-clustering of antigen receptors Ig alpha and beta. Become docking sites for adapter proteins and the beginning of signaling cascade that increases transcription of genes involved in B cell proliferation


What occurs within germinal centers?

-B cells undergo V region somatic mutation
-affinity maturation, aided by antigen presented by follicular dendritic cells
-memory b cells develop
-proliferation of b cells


What is hyper IgM immunodeficiency?

-Individuals lac CD40L and cannot induce class switching. Produce elevated IgM and little IgG


How is the antibody response shut down?

-Antibody feedback mechanism: secreted antibodies form immune complexes with residual antigen and shut off B cell activation by engaging inhibitory Fc receptor on B cells


What does the Th1 subset class do?

stimulate phagocyte mediated ingestion and killing of microbes.
-Produces INF-y (activates macrophages). -Differentiates under influence of Il-12 produced by macrophages and dendritic cells.


What does the Th2 subset class do?

-produce Il-4. Stimulates production of IgE antibodies.
-Also Il-5, activates eosinophils. Effective against helminthic parasites.
-Differentiates under influence of Il-4.
--Il-4, Il-10, Il-13 inhibit macrophage activity and suppress Th1


What do Th17 cells do?

Host defense against fungi, bacteria, organ-specific autoimmune disease. Produces by Il-17


What are regulatory T cells? (Tregs)

-develop from CD4 cells exposed to persistent antigen in periphery
-secretes immune suppressive cytokines (TGF b, Il-10, Il-35)
-inactivates dendritic cells or responding lymphocytes
-FoxP3+ CD4+CD25+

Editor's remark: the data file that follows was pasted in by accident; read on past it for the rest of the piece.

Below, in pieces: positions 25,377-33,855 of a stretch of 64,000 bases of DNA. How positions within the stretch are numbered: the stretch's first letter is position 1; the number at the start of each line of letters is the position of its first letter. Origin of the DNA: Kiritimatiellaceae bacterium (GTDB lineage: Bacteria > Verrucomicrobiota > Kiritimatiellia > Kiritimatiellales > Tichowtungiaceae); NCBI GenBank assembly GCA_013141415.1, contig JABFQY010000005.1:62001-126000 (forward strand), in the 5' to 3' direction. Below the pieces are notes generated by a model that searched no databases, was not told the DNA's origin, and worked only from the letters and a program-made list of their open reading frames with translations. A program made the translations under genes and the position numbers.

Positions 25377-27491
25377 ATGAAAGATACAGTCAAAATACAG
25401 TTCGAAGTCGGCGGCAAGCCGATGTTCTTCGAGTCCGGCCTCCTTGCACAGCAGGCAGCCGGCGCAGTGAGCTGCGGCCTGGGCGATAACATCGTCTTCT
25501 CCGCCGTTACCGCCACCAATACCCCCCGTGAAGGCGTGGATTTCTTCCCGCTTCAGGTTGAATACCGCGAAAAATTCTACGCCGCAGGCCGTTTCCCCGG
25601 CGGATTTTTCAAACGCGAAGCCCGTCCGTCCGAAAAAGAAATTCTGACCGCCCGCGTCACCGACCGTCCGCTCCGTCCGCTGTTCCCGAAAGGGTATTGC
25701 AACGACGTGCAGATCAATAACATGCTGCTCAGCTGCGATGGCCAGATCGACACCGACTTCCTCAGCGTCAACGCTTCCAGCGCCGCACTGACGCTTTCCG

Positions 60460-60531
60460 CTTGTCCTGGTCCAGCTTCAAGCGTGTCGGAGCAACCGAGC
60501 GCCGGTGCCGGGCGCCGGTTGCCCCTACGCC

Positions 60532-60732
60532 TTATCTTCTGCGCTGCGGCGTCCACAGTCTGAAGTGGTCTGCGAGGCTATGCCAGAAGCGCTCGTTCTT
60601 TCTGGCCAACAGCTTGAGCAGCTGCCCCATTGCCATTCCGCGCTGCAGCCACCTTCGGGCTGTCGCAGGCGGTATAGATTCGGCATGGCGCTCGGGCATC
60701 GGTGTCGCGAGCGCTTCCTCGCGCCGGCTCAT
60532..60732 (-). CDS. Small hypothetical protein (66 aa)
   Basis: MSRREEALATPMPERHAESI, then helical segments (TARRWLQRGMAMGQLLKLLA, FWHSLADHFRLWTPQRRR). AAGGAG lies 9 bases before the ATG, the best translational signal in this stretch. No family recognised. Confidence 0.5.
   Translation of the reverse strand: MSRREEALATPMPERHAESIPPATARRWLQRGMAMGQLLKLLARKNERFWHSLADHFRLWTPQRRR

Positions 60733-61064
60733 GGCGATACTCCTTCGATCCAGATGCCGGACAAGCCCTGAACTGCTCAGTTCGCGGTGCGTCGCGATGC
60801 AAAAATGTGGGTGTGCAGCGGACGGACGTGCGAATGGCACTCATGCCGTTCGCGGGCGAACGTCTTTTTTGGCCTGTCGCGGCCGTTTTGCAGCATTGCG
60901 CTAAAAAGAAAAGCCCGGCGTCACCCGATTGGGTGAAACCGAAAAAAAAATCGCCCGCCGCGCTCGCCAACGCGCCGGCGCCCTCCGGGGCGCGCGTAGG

Deficiencies in C5-C8 complement are susceptible to what infections?



What are the outcomes of complement activation?

1)Opsonization and phagocytosis
2)lysis of microorganisms by MAC
3) initiation of local inflammation response by C3a and C5a


What C3b receptor on phagocytic cells aid in phagocyte ingestion?

CR1, expressed on phagocytes and erythrocytes


Individuals deficient in C3 complement suffer from infections with?

pyogenic and gram negative bacteria


Deficiences in C1, C2, and C4 are associated with what?

autoimmune diseases


What serum pproteins are inhibitors of complement activation?

Factor H and I


Hereditary angioneurotic edema is due to deficiency in what enzyme?

C1 esterase. Action of C1 on C4 and C2 is uncontrolled-->vasoactive peptides


What proteins do host cells express that inhibit inadvertent activation of complement?

-DAF decay acelerating factor-displaces Bb from C3b and C2b from C4b
-CD59 prevents the formation of MAC


Deficiency in DAF or CD59 and result in what disorder?

paroxysmal nocturnal hemoglobulinuria


What are the effector functions of antibodies?

1) neutralization of bacterial toxins, viruses, and bacteria
2) opsonization to enhance phagocytosis of bacteria by macrophages and neutrophils
3)activation of complement


What is Il-4 responsible for?

-B cell activation and growth
-IgE class switching


What is Il-5 responsible for?

Eosinophil growth


Which vaccines are live attenuated?

-Sabin polio


Which vaccines are inactivated?

-DTap-diphteheria, tetanus, pertussis
-Salk polio


Which vaccines are conjugated?

H. influenzae, type B (HiB)
Strep pneumonia
Neisseria meningitidis


Which vaccines are subunit vaccines?

Hep B


What is an example of passive immunity or antiserum?

Mom transferring IgG across placenta or breast milk to baby


What adhesion molecules are important in facilitating the entry of naive B and T cells into lymphoid organs via high endothelial venules?

CCR7 and L selectin CD62L


How are Mast cells activated?

-IgE binds mast cell via Fc(epsilon)RI receptor
-Mast cell degranulates and releases histamine and heparin


Which pathogens affect B cells?

-RNA viruses
-encapsulated organisms


What pathogens affect T cells?

-DNA viruses
-TB and atypical bacteria


How to microbes resist phagocytosis? What's an example?

Capsular polysaccharide. Pneumococcus


How to microbes resist ROS? What's an example?

Produce catalase. Staphylococci


How to microbes resist complement activation? What's an example?

In neisseria, sialic acid inhibits C3 and C5 convertase. In streptococcus, M protein blocks C3 binding to microbe and C3b binding to complement receptors


How to microbes resist peptide antibiotics? What's an example?

Synthesize modified LPS that resist action of peptide antibiotics. Pseudomonas.